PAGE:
United States District Court, W.D. North Carolina
MEMORANDUM OF DECISION AND ORDER
REIDINGER UNITED STATES DISTRICT JUDGE
MATTER is before the Court on remand from the Fourth
Circuit Court of Appeals for the limited purpose of allowing
this Court to determine whether the time for filing a notice
of appeal should be extended under Fed. R. App. P.
4(a)(5)(A). [Doc. 28].
Plaintiff initiated this action on November 28, 2017, against
Rebecca Martin, Francis Tacy, Jeff Tacy, Sergio De Sousa,
Adam Bull, Sabrina Diz, Kelly Marler, Laramie Collins,
Britney Schultz, The Regeneration Station, Jonathan McElroy,
the Asheville Police Department, Mission Hospital Affiliates,
the McIntosh Law Firm, and Stormy Spicer, asserting claims
pursuant to 18 U.S.C. § 117 (domestic assault by a
habitual offender) and the Racketeer Influenced and Corrupt
Organizations Act (“RICO”), 18 U.S.C. §
1961, et seq. [Doc. 1]. Specifically, the Plaintiff
alleged that Rebecca Martin, Francis Tacy, and Jeff Tacy
created an “enterprise, ” the purpose of which
“was to force Plaintiff into forfeiting on her mortgage
and/or taxes, or getting locked up in jail or in a mental
institution all for the purpose of forcing Plaintiff to lose
her land.” [Doc. 1 at 12]. The Plaintiff further
alleged that the thirteen other named Defendants assisted
this “enterprise” and helped further its goals.
December 14, 2017, the Magistrate Judge entered an Order
granting the Defendant City of Asheville an extension of time
until January 18, 2018, to answer or otherwise respond to the
Plaintiff's Complaint. [Doc. 8]. On December 21, 2017,
the Magistrate Judge entered an Order granting Defendant
Mission Hospital Affiliates an extension of time until
January 25, 2018, to answer or otherwise respond to the
Plaintiff's Complaint. [Doc. 13]. That same day, the
Magistrate Judge entered an Order granting Defendant
Asheville Police Department an extension of time until
January 18, 2018, to answer or otherwise respond to the
Plaintiff's Complaint. [Doc. 14].
December 29, 2017, the Court entered an Order dismissing the
Plaintiff's Complaint as frivolous. [Doc. 22]. A
Clerk's Judgment was entered the same day. [Doc. 23].
Plaintiff filed her Notice of Appeal on February 8, 2018.
litigant must file a notice of appeal in a civil suit within
thirty days of the entry of judgment. Fed. R. App. P.
4(a)(1)(A). The timely filing of a notice of appeal is
mandatory and jurisdictional. Bowles v. Russell, 551
U.S. 205, 214 (2007). The district court may extend the time
for filing a notice of appeal if a party moves for an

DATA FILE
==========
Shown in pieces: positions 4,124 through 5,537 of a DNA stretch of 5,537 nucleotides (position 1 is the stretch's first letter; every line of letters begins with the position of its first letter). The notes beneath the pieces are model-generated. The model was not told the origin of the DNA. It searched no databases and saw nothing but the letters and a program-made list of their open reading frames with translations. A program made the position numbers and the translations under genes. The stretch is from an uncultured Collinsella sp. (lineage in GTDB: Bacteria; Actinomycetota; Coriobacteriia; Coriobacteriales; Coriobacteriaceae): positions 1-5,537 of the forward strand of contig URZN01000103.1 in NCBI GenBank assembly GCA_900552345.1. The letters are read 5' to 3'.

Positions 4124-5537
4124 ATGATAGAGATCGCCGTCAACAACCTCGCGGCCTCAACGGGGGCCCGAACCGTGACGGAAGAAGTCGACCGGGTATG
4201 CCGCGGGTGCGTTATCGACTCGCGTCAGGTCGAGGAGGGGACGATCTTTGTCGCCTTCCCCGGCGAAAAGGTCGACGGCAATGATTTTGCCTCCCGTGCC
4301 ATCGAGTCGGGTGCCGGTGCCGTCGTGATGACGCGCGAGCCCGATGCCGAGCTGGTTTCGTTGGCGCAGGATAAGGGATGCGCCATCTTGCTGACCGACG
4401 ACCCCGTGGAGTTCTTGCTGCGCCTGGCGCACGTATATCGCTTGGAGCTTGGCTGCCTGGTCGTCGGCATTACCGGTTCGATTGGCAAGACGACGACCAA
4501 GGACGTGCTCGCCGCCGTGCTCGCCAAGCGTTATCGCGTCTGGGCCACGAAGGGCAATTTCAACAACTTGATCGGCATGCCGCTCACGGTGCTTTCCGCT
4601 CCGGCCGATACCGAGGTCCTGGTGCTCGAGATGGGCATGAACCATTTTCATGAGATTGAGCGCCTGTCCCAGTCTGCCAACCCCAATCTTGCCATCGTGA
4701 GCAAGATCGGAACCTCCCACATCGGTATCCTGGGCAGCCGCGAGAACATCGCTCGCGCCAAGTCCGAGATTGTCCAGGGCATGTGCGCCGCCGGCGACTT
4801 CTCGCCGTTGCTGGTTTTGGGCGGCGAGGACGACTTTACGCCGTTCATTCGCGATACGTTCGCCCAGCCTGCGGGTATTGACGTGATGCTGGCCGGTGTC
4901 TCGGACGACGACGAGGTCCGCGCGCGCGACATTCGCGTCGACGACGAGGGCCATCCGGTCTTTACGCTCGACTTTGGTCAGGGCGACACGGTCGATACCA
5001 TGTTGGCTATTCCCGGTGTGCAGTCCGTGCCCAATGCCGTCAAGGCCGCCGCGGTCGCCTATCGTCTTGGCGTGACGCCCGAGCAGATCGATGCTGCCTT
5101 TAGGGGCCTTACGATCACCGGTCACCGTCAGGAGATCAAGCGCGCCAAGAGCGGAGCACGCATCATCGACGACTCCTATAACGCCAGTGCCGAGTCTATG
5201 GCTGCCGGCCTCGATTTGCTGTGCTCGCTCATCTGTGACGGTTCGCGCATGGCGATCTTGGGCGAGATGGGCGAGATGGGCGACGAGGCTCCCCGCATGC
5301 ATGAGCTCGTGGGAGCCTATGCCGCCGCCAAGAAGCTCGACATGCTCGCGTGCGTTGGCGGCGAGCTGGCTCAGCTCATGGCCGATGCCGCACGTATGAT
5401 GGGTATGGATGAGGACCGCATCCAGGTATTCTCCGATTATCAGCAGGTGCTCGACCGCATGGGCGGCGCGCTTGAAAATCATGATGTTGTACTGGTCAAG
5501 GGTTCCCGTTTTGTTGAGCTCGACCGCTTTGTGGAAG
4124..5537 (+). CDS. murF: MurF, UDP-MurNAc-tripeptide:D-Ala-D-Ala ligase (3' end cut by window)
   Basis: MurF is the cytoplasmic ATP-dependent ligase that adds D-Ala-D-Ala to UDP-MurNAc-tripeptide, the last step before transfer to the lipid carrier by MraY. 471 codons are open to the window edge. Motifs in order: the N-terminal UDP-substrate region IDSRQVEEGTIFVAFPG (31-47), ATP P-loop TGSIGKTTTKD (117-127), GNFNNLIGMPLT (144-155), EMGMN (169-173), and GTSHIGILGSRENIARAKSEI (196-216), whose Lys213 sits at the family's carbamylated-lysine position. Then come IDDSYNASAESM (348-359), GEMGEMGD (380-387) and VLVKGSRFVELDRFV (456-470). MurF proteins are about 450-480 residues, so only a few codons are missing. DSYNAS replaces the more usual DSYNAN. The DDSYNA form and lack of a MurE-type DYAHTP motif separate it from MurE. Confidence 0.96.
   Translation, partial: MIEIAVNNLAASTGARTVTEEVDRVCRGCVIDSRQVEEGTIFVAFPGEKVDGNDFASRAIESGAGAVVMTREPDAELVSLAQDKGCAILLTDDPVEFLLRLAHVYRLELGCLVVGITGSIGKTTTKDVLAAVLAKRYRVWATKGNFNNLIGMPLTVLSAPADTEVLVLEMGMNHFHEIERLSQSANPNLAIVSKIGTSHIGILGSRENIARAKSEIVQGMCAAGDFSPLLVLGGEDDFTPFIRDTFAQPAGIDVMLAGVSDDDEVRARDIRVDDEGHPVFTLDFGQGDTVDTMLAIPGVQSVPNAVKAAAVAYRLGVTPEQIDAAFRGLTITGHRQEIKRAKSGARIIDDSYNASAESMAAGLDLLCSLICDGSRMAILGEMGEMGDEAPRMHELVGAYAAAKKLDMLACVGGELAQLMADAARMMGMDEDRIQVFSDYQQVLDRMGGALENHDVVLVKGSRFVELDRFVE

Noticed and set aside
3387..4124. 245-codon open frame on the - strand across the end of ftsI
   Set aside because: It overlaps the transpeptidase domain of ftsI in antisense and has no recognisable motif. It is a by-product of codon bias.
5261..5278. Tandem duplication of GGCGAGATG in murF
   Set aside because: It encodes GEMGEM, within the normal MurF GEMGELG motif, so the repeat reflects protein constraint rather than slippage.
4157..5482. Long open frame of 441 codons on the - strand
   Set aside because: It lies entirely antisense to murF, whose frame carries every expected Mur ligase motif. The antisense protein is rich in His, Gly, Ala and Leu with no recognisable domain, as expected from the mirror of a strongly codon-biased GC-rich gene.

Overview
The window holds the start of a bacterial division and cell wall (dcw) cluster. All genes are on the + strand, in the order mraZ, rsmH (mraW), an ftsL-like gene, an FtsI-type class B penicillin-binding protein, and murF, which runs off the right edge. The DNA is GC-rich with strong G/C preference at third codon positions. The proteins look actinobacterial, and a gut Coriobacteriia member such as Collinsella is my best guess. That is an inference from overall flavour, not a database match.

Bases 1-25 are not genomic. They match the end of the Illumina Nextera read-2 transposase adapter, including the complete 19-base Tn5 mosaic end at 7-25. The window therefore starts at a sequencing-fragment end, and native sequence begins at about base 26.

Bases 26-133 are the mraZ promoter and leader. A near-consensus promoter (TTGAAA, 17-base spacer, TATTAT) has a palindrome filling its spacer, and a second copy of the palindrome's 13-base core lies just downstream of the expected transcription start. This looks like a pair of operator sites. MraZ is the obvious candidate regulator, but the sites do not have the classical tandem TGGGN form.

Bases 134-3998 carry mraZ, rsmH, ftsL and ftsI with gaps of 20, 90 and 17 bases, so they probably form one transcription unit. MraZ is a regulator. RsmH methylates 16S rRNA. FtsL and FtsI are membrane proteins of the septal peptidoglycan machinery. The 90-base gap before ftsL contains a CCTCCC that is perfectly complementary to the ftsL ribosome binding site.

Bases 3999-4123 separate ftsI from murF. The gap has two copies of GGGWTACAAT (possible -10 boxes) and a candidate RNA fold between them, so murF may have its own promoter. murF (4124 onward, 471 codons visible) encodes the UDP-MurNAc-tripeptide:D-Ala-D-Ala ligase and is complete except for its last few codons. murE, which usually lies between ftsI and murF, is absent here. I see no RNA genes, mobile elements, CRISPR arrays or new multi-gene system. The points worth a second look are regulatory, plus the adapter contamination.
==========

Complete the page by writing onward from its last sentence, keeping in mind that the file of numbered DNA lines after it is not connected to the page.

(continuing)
extension of the appeals period within 30 days after the
expiration of the original appeals period and the party
demonstrates either excusable neglect or good cause to
warrant the extension. Fed. R. App. P. 4(a)(5).
the Court entered its final Judgment on December 29, 2017.
Thus, the Plaintiff had thirty days, through and including
January 28, 2018, to file a timely Notice of Appeal. The
Plaintiff's Notice of Appeal was not filed filed until
February 8, 2018, forty-one days after the entry of Judgment
and eleven days after the appeal period expired. In the
Notice of Appeal, the Plaintiff offers an excuse for the
lateness of her filing and requests that the Court reopen the
appeal time. [Doc. 24 at 2]. Because the Plaintiff's
filing was made within thirty days of the expiration of the
original appeal period, the Court must determine under Fed.
R. App. P. 4(a)(5) whether the Plaintiff has shown excusable
neglect or good cause for an extension of the appeal period.
grounds for excusing her late filing, the Plaintiff states
that “after receiving the order [sic] that litigants
had been given more time to respond she did not expect the
case to be dismissed and was not opening her mail,
taking the extra time that was afforded to the litigants to
respond so that she may deal with her health.” [Doc. 24
at 2] (emphasis added).
Plaintiff offers no specifics regarding her health problems
or why ignoring the Court's correspondence was necessary
to address such problems. Significantly, she does not claim
to have been incapacitated by her health problems during this
noted in the Procedural History, the Magistrate Judge entered
three separate Orders granting extensions of time to three of
the sixteen named Defendants. Thus, when the Plaintiff states
that she decided not to open her mail “after receiving
the order, ” it is unclear from the
Plaintiff's Notice of Appeal to which of these Orders she
is referring. Regardless, all three Orders entered by the
Magistrate Judge granted extensions of time to respond for
only a matter of a few weeks: the City of Asheville and the
Asheville Police Department were allowed until January 18,
2018 to respond, and Mission Hospital Affiliates was allowed
until January 25, 2018. The Plaintiff, however, did not file
her Notice of Appeal until February 8, 2018, two weeks after
the last of these extensions. If the Plaintiff in fact
decided to stop reading the Court's correspondence
because three Defendants received extensions of time to
answer, the Plaintiff fails to explain why she continued to
ignore such correspondence for two weeks after the
deadline passed for these Defendants to
Plaintiff had sued a total of sixteen Defendants and had
served all of them by December 14, 2017. [See Docs.
4, 5, 6: Summonses Returned Executed]. Three Defendants had
already made appearances by December 21, 2017. It would be
obvious to any reasonable litigant that more appearances by
Defendants would be forthcoming, and that there would be
pleadings filed to which the Plaintiff would have to respond.
Yet, the Plaintiff decided unilaterally, with no notice to
anyone -- including the Court ...